Other pharmaceutical preparations which can be used orally include push-fit capsules made of gelatin, as well as soft, sealed capsules made of gelatin and a plasticizer such as glycerol or sorbitol. The push-fit capsules can contain the active compounds in the form of granules which may be mixed with fillers such as lactose, binders such as starches, and/or lubricants such as talc or magnesium stearate and, optionally, stabilizers. In soft capsules, the active compounds are preferably dissolved or suspended in suitable liquids, such as fatty oils, or liquid paraffin. In addition, stabilizers-may be added.
Possible pharmaceutical preparations which can be used rectally include, for example, suppositories, which consist of a combination of the active compounds with a suppository base. Suitable suppository bases are, for example, natural or synthetic triglycerides, or paraffin hydrocarbons. In addition, it is also possible to use gelatin rectal capsules which consist of a combination of the active compounds with a base. Possible base materials include, for example, liquid triglycerides, polyethylene glycols, or paraffin hydrocarbons.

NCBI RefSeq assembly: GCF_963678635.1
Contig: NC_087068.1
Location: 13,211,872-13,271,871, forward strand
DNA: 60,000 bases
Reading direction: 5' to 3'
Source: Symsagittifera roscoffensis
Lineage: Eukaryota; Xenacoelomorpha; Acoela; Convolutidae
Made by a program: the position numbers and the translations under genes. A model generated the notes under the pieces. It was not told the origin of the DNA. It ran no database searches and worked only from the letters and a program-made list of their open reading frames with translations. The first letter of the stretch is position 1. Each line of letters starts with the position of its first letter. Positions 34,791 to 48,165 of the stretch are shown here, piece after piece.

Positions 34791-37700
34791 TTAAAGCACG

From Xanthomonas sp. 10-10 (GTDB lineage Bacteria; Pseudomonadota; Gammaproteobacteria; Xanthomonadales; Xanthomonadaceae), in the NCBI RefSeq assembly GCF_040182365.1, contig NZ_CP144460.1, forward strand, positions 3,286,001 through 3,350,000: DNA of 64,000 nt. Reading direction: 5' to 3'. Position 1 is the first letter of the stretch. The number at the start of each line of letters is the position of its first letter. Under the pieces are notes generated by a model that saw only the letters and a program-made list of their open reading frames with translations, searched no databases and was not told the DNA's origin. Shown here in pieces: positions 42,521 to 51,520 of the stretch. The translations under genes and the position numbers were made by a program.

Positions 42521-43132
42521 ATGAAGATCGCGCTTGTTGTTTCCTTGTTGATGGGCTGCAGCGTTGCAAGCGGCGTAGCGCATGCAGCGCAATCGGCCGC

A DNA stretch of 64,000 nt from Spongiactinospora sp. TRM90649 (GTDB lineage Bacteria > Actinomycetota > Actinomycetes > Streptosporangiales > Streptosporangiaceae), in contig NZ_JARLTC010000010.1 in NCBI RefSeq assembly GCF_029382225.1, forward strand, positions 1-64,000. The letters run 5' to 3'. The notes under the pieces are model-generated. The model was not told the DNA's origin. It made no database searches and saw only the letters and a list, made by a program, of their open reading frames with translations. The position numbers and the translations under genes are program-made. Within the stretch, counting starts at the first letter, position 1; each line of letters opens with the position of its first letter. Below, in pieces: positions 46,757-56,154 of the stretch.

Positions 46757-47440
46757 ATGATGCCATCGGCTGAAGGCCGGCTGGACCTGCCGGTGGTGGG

Suitable formulations for parenteral administration include aqueous solutions of the active compounds in water-soluble form, for example, water-soluble salts. In addition, suspensions of the active compounds as appropriate oily injection suspensions may be administered. Suitable lipophilic solvents or vehicles include fatty oils, for example, sesame oil, or synthetic fatty acid esters, for example, ethyl oleate or triglycerides. Aqueous injection suspensions may contain substances which increase the viscosity of the suspension include, for example, sodium carboxymethyl cellulose, sorbitol, and/or dextran. Optionally, the suspension may also contain stabilizers.
The entire text of all applications, patents and publications, if any, cited above and below are hereby incorporated by reference.
Having now described the invention, the same will be more readily understood through reference to the following examples which are provided by way of illustration, and are not intended to be limiting of the present invention.